Israel and the Bomb

Israel and the Bomb

Israel and the Bomb

Israel and the Bomb

Excerpt

The seeds of this study were planted about a decade ago in a long theoretical article I wrote with Benjamin Frankel in 1987-88. In that article we elaborated on the term "nuclear opacity" as an explanatory ideal-type concept to account for the conduct of second-generation nuclear proliferators.SUPSUP SUPSUP By "nuclear opacity" we meant a situation in which the existence of a state's nuclear weapons has not been acknowledged by the state's leaders, but in which the evidence for the weapons' existence is strong enough to influence other nations' perceptions and actions. We argued that the term "nuclear opacity" captured more accurately the political reality of second-generation nuclear proliferators than other terms, such as "nuclear ambiguity," "covert proliferation," or "latent proliferation," then in use to describe the phenomenon.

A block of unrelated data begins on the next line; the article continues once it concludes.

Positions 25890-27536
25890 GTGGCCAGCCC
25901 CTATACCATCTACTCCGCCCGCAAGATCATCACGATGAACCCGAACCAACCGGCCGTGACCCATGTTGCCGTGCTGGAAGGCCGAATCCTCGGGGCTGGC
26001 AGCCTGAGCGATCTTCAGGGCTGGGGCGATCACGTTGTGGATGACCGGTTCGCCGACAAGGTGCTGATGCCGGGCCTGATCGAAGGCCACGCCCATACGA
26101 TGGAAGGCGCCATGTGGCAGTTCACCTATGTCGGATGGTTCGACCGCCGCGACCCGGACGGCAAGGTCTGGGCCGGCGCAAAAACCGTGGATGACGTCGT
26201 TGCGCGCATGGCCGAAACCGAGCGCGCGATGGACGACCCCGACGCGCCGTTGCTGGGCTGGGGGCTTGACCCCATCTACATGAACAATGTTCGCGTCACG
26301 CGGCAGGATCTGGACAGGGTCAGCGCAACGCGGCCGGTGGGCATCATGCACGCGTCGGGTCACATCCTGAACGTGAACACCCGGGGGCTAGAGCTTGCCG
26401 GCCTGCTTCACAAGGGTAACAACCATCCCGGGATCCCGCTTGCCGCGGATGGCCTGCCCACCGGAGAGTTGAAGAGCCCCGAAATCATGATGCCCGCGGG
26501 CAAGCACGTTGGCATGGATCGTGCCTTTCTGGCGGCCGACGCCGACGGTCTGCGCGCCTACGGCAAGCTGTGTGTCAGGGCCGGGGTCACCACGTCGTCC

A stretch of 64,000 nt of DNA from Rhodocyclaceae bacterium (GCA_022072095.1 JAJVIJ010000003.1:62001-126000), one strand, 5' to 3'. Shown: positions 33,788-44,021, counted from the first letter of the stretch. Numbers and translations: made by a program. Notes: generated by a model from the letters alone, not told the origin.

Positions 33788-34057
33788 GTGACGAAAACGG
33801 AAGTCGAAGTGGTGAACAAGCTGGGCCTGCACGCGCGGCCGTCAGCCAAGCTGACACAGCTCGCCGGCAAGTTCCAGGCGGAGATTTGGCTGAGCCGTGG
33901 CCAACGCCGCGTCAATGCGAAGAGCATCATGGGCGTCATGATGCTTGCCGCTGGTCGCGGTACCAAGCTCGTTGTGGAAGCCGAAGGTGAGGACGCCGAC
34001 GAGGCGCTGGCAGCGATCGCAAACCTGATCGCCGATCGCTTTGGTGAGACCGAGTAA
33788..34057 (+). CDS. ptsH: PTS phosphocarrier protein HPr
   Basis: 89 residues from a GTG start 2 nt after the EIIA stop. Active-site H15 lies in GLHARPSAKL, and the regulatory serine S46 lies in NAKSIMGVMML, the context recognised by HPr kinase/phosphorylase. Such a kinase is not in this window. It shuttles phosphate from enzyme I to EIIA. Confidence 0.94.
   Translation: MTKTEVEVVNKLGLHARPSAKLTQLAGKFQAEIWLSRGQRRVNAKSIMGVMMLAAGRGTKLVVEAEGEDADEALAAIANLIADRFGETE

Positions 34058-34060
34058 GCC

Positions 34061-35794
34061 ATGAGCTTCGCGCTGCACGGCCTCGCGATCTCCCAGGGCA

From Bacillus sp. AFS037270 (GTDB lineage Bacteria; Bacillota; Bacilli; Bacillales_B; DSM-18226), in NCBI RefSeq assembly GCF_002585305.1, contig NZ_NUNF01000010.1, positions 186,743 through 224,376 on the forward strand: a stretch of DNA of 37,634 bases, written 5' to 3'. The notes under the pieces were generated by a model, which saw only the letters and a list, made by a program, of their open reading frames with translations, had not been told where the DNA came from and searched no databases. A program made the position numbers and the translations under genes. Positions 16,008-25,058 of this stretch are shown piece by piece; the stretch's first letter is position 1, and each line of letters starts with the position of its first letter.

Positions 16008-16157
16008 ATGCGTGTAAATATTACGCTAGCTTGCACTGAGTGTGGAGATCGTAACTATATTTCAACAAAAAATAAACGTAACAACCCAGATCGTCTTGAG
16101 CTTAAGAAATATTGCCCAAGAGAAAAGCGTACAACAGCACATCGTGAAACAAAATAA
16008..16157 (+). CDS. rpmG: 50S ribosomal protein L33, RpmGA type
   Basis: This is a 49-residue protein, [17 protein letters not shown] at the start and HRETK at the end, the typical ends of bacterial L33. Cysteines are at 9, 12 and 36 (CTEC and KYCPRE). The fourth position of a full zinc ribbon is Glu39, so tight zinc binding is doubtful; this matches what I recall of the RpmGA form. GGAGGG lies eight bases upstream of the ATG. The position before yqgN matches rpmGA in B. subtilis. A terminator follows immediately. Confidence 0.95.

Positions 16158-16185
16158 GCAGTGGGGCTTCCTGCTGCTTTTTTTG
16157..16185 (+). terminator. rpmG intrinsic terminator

In 1989 I was awarded a Research and Writing Grant from the John D. and Catherine T. MacArthur Foundation, entitled Israel's Invisible Bomb: Culture, Politics, and the Non-Proliferation Norm, to study domestic (that is, political, social, and cultural) dimensions, as well as regional and global policy aspects, of Israel's nuclear opacity. My initial research design did not provide a historical background, since I did not believe then that the pertinent documents would be available.

I joined the Center of International Studies at MIT as a visiting scholar in May 1990 and was preparing to begin the research when my plans changed as a result of the Iraqi invasion of Kuwait, the ensuing crisis and Gulf War, the establishment of the UN Special Commission on Iraq, and the renewed Middle East peace process. These developments, because of their bearing . . .

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